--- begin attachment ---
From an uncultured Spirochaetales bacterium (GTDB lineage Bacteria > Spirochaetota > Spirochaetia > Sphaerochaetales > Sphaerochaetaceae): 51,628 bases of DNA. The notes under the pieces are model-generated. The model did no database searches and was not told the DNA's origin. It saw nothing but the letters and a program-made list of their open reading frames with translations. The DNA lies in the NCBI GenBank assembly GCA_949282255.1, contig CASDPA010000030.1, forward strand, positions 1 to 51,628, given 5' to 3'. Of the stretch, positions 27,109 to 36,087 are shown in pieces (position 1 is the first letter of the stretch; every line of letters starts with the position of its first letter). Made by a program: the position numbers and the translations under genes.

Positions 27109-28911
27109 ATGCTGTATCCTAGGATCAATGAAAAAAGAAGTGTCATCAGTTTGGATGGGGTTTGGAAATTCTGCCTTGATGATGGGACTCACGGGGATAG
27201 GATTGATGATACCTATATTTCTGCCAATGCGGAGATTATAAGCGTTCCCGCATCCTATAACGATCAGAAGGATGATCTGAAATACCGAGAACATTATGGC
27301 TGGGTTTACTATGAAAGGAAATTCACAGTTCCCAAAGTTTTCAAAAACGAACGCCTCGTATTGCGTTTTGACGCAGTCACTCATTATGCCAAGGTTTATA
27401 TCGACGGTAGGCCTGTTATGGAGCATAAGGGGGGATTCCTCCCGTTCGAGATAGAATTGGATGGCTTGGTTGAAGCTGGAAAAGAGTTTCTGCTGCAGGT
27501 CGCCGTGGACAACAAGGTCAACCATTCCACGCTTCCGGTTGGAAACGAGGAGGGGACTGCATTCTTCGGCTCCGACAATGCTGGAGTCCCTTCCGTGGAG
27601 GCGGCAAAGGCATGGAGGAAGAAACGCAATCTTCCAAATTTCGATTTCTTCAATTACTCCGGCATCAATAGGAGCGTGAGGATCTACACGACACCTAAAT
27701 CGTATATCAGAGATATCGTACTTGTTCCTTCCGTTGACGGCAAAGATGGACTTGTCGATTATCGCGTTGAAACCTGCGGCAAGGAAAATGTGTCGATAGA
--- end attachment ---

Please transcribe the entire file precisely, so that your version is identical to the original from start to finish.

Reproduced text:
From an uncultured Spirochaetales bacterium (GTDB lineage Bacteria > Spirochaetota > Spirochaetia > Sphaerochaetales > Sphaerochaetaceae): 51,628 bases of DNA. The notes under the pieces are model-generated. The model did no database searches and was not told the DNA's origin. It saw nothing but the letters and a program-made list of their open reading frames with translations. The DNA lies in the NCBI GenBank assembly GCA_949282255.1, contig CASDPA010000030.1, forward strand, positions 1 to 51,628, given 5' to 3'. Of the stretch, positions 27,109 to 36,087 are shown in pieces (position 1 is the first letter of the stretch; every line of letters starts with the position of its first letter). Made by a program: the position numbers and the translations under genes.

Positions 27109-28911
27109 ATGCTGTATCCTAGGATCAATGAAAAAAGAAGTGTCATCAGTTTGGATGGGGTTTGGAAATTCTGCCTTGATGATGGGACTCACGGGGATAG
27201 GATTGATGATACCTATATTTCTGCCAATGCGGAGATTATAAGCGTTCCCGCATCCTATAACGATCAGAAGGATGATCTGAAATACCGAGAACATTATGGC
27301 TGGGTTTACTATGAAAGGAAATTCACAGTTCCCAAAGTTTTCAAAAACGAACGCCTCGTATTGCGTTTTGACGCAGTCACTCATTATGCCAAGGTTTATA
27401 TCGACGGTAGGCCTGTTATGGAGCATAAGGGGGGATTCCTCCCGTTCGAGATAGAATTGGATGGCTTGGTTGAAGCTGGAAAAGAGTTTCTGCTGCAGGT
27501 CGCCGTGGACAACAAGGTCAACCATTCCACGCTTCCGGTTGGAAACGAGGAGGGGACTGCATTCTTCGGCTCCGACAATGCTGGAGTCCCTTCCGTGGAG
27601 GCGGCAAAGGCATGGAGGAAGAAACGCAATCTTCCAAATTTCGATTTCTTCAATTACTCCGGCATCAATAGGAGCGTGAGGATCTACACGACACCTAAAT
27701 CGTATATCAGAGATATCGTACTTGTTCCTTCCGTTGACGGCAAAGATGGACTTGTCGATTATCGCGTTGAAACCTGCGGCAAGGAAAATGTGTCGATAGA